The New Zealand Tourism Research Institute at The Auckland University of Technology brings together experts from around the world to deliver innovative research solutions for the industry and those who depend on it. Our research enables business, community and government to develop profitable and sustainable industry outcomes. The institute is a recognised leader in graduate student research and education, with many alumni in key international academic and industry positions.
Migrant Community Participation in a Mega Sporting Event: New Zealand Chinese and the Rugby World Cup 2011
As the largest event ever staged in New Zealand, the nation’s Government believed that the Rugby World Cup (RWC) 2011 would generate economic, cultural and social benefits for the host population. Building social cohesion by engaging New Zealanders in the event was one of the four major event goals. However, the event’s “uniquely New Zealand” thumbprint slogan may create doubts of national identity for some members in the local ethnic communities who are not devotees of rugby. This case study of the Chinese migrant community in Auckland explores the relationships inherent in their participation: their awareness of the event and its connection to participation, economic links, and identity and pride.
Due to decreasing birth rates and increasing life expectancy we have to face significant demographic changes in the highly developed countries. Although the strong birth rates out of Generation X (born between 1965 and 1980) are still participating at the labour market, we already have to face a clear shortage of skills. Working on that problem companies mainly have two opportunities – diversity management on the one hand (recruitment), or talent-management on the other hand (retention). Both potential solutions ask for a strategic point of view from HR Management, especially in a customer-oriented service industry like tourism and hospitality. Strategic in this context means a long-term-view with the goal of sustainability in the HR processes.
The role of social capital in encouraging residents' pro-environmental behaviours in community-based ecotourism
This study integrated the theoretical perspective of social capital into community-based ecotourism (CBET). Two destinations were selected to test the conceptual model to see whether social capital improves cooperation between community residents and the coordination of CBET development, and whether its role is persuasive and encourages residents' pro-environmental behaviours. The sample consisted of 420 residents living in two typical ecotourism destinations in China. Findings from a two-stage structural equation model analysis show that economic benefits have a direct impact on residents' pro-environmental behaviours; and the cognitive, rather than structural social capital has a partially mediating effects on this relationship. These findings indicate that a high level of social capital, particularly the cognitive variant, is instrumental in encouraging residents' pro-environmental behaviours.
Many of the world’s islands are dependent on tourism as their main source of income. It is therefore imperative that these destinations are managed for long-term viability. The natural appeal of a destination is typically one of its main tourism related assets, yet the natural environment is also the feature most directly threatened by potential overexploitation. Through the use of case studies, this presentation discusses innovative initiatives for sustainable tourism development in islands. Initiatives such as the development of an eco-tax, community capacity building and successful partnerships will be discussed with examples taken from Dr Graci’s research in Fiji, Indonesia and Canada.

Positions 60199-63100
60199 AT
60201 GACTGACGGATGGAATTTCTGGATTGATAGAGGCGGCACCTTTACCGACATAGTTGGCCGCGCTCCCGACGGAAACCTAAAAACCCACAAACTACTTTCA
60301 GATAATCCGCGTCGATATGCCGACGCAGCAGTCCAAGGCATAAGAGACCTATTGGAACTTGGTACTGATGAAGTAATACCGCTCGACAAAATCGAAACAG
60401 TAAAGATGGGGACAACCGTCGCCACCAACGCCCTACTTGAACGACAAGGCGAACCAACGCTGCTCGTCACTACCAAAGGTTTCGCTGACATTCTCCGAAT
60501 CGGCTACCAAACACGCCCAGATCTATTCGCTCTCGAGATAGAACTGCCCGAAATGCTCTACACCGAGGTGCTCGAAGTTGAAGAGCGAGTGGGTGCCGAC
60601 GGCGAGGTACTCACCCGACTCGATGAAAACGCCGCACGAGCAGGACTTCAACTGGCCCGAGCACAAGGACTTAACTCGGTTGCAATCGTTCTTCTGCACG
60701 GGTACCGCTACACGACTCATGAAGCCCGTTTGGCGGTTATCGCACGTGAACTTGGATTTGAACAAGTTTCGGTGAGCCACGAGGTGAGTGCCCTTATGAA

The tourist experience has been a topic of interest for some time but the intricacies of what actually takes place during a visit and the interactions it entails still deserves further attention. Among the variety of concepts developed to study the experience, flow and immersion are particularly interesting since they bring a detailed analysis of the processes at the very heart of the experience. Although those concepts have been studied for some time, there is little knowledge of how they interrelate and especially how they evolve along a holiday.
The senior market is a driving force in the tourism industry and one of the fastest growing market segments. Demographic changes, and the evolving travel routines of those people reaching senior age, suggest enormous potential for the tourism industry. Even though tourism scholars recognise the importance of this subject, seniors’ tourism behaviour remains a relatively under-researched topic in the field.
Audience Research in Museums has become an established discipline in its own right. It is called many things and takes various forms in different institutions including the monitoring of visitation and related KPIs, profiling and understanding visitors, and evaluating exhibitions, programmes and marketing. World- class Audience Research goes further than just monitoring and reporting attendance and satisfaction metrics however, it works to understand how well the Museum is serving the people for whom it exists, identifies barriers to engagement and works across the organisation to help remove these.
The modern era of New Zealand wine began a short forty years ago when Sauvignon Blanc from Marlborough exploded onto the world wine stage - capturing the attention of wine critics in London and subsequently around the globe. In 2014 Sauvignon Blanc still commands first place in terms of plantings, exports and sales. Recently however New Zealand grown Pinot Noir and Syrah have also gained the attention of critics. There is one other wine style that has slowly yet surely garnered respect and attention from these same critics - bottled fermented sparkling wine - Methode Traditionnelle.